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Mishnah Sanhedrin 4,4:

"ושלש שורות של תלמידי חכמים יושבין לפניהם כל אחד ואחד מכיר את מקומו"

Three rows of the Sages sit before [the Sanhedrin of 71], every one of them knows his place

Rambam's explanation:

"בכל שורה מהם ג"כ כ"ג מסודרין ראשון ושני ושלישי עד סופם כפי מעלתם בחכמה"

23 of them in every row arranged the first, the second, the third till the last one according to their wisdom

To elaborate how-were-judges-appointed: it seems to be a tough task - to compare different Rabbis, at times when no prophecy and no Halachic books existed. According to Rambam it was the standard procedure when appointing all sort of Beis Dins from the tree of Mamonos straight to the 71 of the Great Sanhedrin.

In other words: if the Sanhedrin was elected in our days, how would you evaluate the Gdoylim of the 20th century: Chofetz Chaim, Chazon Ish, R' Elyashiv, R' Moshe Feinstein, R' Shteinman, R' Ovadia or the Lubavicher Rebe Z"Ls?

  1. What was the procedure or tests to evaluate Rabbis' wisdom?

  2. How often did those tests take place? How many time were they re-evaluated and re-seated?

  3. What institution was in charge of this evaluation and how its members were elected?

  • From the names you mention, it seems you're asking about the modern era. Why bring in Maimonides, then? – msh210 Feb 5 '18 at 17:54
  • @msh210 The opposite, I just try to illustrate it with modern names, as if they were elected for Sanhedrin – Al Berko Feb 7 '18 at 1:15
  • They were all in Yerushalayim "hanging out" around the court. And they wouldn't compare "R' Elyashiv, R' Shteinman, R' Ovadia and Lubavicher Z"Ls" as 80 year old Gedolim. Presumably they'd be appointed (by their elders) to the Sanhedrin when young. – Shmuel Brin Feb 7 '18 at 1:51
  • great question, +1 – heshy Feb 7 '18 at 3:33
  • 1
    Not a complete answer, but maybe a hint is in the story at the end of Horayos, כל דאמר מילתא ולא מפריך להוי רישא. So it could have just been based on who they saw could more successfully defend their halachic positions. – Meir Mar 6 at 5:52
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Good question, but I believe it is based on a misunderstanding. According to my understanding, even the Rambam agrees that there was no formal evaluation of the great Sages of any time. In the Sanhedrin, each of those Gedolim would understand where they were relative to the other Gedolim. We don't have to choose between the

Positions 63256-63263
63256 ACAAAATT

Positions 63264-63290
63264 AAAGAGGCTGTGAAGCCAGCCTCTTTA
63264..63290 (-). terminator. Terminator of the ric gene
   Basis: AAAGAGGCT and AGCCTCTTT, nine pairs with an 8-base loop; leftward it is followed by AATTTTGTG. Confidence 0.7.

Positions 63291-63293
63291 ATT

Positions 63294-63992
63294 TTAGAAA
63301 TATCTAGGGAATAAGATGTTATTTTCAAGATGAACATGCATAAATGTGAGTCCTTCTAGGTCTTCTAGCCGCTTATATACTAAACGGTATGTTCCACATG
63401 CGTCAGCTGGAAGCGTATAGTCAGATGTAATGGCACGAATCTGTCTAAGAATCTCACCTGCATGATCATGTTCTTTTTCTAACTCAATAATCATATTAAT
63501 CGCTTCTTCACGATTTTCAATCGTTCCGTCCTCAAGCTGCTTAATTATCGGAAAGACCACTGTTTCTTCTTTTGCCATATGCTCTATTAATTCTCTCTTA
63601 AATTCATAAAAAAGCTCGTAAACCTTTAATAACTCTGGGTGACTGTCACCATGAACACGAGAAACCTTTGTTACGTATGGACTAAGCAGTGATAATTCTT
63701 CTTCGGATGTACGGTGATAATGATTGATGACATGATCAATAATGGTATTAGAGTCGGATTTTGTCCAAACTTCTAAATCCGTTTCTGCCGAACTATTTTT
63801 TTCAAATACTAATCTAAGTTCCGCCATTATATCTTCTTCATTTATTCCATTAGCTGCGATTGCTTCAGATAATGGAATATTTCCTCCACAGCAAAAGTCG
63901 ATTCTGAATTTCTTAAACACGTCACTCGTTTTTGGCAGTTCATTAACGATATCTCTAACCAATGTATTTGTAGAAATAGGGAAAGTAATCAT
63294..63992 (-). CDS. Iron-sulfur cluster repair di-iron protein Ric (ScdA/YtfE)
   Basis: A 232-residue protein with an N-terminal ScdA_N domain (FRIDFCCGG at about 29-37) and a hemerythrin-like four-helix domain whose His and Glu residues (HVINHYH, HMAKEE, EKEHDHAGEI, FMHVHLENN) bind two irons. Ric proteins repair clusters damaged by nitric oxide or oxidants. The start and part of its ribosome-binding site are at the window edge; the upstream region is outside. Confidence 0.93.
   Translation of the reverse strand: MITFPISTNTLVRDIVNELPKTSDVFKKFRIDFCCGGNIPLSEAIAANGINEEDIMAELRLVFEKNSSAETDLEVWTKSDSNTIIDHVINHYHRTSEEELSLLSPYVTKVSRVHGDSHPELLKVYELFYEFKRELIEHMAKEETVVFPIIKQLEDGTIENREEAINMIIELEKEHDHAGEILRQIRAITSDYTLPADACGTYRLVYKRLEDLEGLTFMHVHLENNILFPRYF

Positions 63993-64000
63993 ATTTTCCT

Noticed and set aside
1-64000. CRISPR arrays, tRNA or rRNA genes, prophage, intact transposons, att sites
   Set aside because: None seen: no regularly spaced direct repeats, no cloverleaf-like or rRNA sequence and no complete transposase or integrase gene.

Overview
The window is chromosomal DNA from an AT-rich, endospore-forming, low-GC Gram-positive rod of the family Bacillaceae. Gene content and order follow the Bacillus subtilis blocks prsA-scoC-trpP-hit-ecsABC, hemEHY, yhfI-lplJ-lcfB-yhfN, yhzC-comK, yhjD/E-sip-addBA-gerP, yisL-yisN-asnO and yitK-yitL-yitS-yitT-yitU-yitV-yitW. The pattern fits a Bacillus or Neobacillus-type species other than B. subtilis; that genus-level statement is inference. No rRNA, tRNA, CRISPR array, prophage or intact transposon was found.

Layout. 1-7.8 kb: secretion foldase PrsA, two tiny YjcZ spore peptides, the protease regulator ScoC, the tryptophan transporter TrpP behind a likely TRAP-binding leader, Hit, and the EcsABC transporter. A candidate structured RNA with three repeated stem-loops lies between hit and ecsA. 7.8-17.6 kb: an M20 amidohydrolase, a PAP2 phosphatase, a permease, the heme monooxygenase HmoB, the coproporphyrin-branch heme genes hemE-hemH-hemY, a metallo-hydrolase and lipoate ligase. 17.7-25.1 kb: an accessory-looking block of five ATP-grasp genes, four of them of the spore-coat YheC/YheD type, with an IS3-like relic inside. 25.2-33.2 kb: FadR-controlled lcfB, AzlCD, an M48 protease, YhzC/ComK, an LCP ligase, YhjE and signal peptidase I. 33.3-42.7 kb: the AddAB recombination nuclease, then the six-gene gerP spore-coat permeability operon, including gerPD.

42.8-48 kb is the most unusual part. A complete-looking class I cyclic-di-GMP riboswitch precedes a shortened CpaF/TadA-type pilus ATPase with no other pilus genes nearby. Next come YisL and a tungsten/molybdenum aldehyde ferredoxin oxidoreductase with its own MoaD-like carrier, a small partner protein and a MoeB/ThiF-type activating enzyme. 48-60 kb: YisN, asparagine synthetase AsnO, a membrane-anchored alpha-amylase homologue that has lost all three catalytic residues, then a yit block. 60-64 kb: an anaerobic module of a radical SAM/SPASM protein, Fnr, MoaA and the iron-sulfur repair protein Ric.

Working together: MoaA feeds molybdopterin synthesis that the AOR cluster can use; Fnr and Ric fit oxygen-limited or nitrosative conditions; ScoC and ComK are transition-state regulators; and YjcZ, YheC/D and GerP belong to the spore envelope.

Chofetz Chaim, Chazon Ish, R' Elyashiv, R' Moshe Feinstein, R' Shteinman, R' Ovadia or the Lubavicher Rebe

because they themselves will arrange in order. This requires great wisdom and humilty. As Avos 6:1 notes, הַמַּכִּיר אֶת מְקוֹמוֹ is one of the "kinyanei torah", and is explained in this way (knowing where one is in Torah relative to their Rabbeim and students, and presumably peers) by various mefarshim there (e.g Mirkeves Hamishneh, second explanation, Maharal).

This understanding seems to be the simple one, and is elaborated upon by the Alei Tamar to Yerushalmi Sanhedrin here.

  • Thanks for answering. 1. "misunderstanding" of what? 2. of course, we can attribute just about anything to miracles - "they just knew it". I, personally, don't buy it. How does it emerge? A guy is sitting somewhere in Lod, studies Torah in private and suddenly it hits him - "you've just reached rank 79 on the Sanhedrin benches!". Is this how you see it? – Al Berko Jul 9 at 18:08
  • You say "Even Rambam agrees that there was no formal evaluation of the great Sages of any time" - where do you take it from? – Al Berko Jul 9 at 18:40
  • @AlBerko "A guy is sitting somewhere in Lod, studies Torah in private and suddenly it hits him - "you've just reached rank 79 on the Sanhedrin benches!". Is this how you see it?" No. Anyone that great a Talmid Chacham in the age of the Sanhedrin would be present at (or a student of someone great on) the Sanhedrin and would presumably be familiar with many of them... Not to mention that the other Talmidei Chachamim aware of him would likely reach out at some point... – רבות מחשבות Jul 9 at 20:04
  • @AlBerko "You say "Even Rambam agrees that there was no formal evaluation of the great Sages of any time" - where do you take it from?" I take it from the fact that he never mentions it, but also because he uses passive language in Peirush Hamishna here and Hilchos Sanhedrin 1:7, as opposed to language of "שמושיבים אותם לפי מעלתם", such as is seen in Encyclopedia Talmudit. – רבות מחשבות Jul 9 at 20:10
  • Exactly. Because it's your interpretation, you'd better start with "it seems" or "IMHO" or the like. Often Rambam simply cites other sources without elaborating or altering anything, so nothing can be said on his own opinion. – Al Berko Jul 9 at 21:38

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